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A map shows the locations of existing Chinese Antarctic stations and the Inexpressible Island site of a new station in this handout image.

CSIS/Hidden Reach/Handout via REUTERS

What We’re Watching: China’s Antarctic “research,” Seoul’s warning to Moscow, Kiwi’s called-off cat cull

What's China really up to in Antarctica?

China is ramping up construction of its fifth scientific research station in Antarctica. But the new facility might have a hidden purpose, according to a new report by the Center for Strategic and International Studies, a US think tank.

Indeed, the Pentagon believes that the scientific investigation equipment can also be used to collect signals intel on two US allies: Australia and New Zealand. What's more, the station is located on Inexpressible (!) Island near the Ross Sea in order to triangulate signals with its existing stations and thus monitor Aussie and Kiwi space activity.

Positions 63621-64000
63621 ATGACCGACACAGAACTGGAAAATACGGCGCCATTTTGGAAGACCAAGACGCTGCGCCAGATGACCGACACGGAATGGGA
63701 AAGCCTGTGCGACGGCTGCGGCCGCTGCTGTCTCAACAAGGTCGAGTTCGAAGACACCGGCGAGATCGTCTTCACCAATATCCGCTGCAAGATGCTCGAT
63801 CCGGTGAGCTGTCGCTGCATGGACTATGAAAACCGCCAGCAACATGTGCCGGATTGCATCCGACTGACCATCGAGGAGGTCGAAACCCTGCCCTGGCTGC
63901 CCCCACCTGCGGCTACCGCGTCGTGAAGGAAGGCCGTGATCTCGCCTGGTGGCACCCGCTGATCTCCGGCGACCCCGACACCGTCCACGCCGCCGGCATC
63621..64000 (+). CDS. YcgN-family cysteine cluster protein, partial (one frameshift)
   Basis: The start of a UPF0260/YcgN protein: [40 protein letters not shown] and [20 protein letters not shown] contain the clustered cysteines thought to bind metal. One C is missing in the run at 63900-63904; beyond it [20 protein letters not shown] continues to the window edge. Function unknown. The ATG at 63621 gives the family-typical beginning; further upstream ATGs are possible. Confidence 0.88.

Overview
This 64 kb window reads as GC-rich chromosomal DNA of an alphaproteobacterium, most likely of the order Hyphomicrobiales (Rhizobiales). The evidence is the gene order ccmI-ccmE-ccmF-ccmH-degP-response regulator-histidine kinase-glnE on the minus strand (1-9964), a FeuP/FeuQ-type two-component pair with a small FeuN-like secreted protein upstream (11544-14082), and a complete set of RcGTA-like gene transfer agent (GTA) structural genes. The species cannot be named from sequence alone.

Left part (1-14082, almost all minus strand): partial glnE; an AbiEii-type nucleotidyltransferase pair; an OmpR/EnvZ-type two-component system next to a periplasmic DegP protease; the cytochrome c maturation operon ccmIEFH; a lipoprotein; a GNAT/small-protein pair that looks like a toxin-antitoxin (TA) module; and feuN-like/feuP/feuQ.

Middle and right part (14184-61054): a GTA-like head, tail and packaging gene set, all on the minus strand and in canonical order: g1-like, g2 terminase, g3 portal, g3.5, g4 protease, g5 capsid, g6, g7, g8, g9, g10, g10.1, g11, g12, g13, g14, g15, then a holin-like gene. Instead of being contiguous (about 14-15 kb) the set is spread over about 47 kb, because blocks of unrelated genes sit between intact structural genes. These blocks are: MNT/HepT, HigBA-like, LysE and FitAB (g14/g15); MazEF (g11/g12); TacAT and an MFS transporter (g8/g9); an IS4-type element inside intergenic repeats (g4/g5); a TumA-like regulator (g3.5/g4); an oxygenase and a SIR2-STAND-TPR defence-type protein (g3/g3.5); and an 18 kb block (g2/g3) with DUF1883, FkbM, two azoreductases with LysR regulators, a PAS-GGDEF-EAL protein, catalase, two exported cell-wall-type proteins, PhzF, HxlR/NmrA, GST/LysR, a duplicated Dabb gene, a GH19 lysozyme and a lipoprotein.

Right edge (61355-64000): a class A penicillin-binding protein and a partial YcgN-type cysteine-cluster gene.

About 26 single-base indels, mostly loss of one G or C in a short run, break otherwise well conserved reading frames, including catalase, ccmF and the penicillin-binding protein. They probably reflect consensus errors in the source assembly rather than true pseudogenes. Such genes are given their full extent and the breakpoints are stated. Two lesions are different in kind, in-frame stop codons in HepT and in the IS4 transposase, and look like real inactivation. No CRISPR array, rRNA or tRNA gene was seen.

Unlike in the North Pole, where China has long wanted to become a player as melting ice caps offer opportunities for new mining and shipping lanes (not to mention spying on Canada), the frozen continent is off-limits for military activities under a 1959 treaty. The problem is a lot of the Chinese tech at the research stations is dual-use — as are some of China's "civilian" firearm exports to Russia.

Still, there's not much the West can do about it. So if you're Australia or New Zealand, be careful: China will soon be listening.

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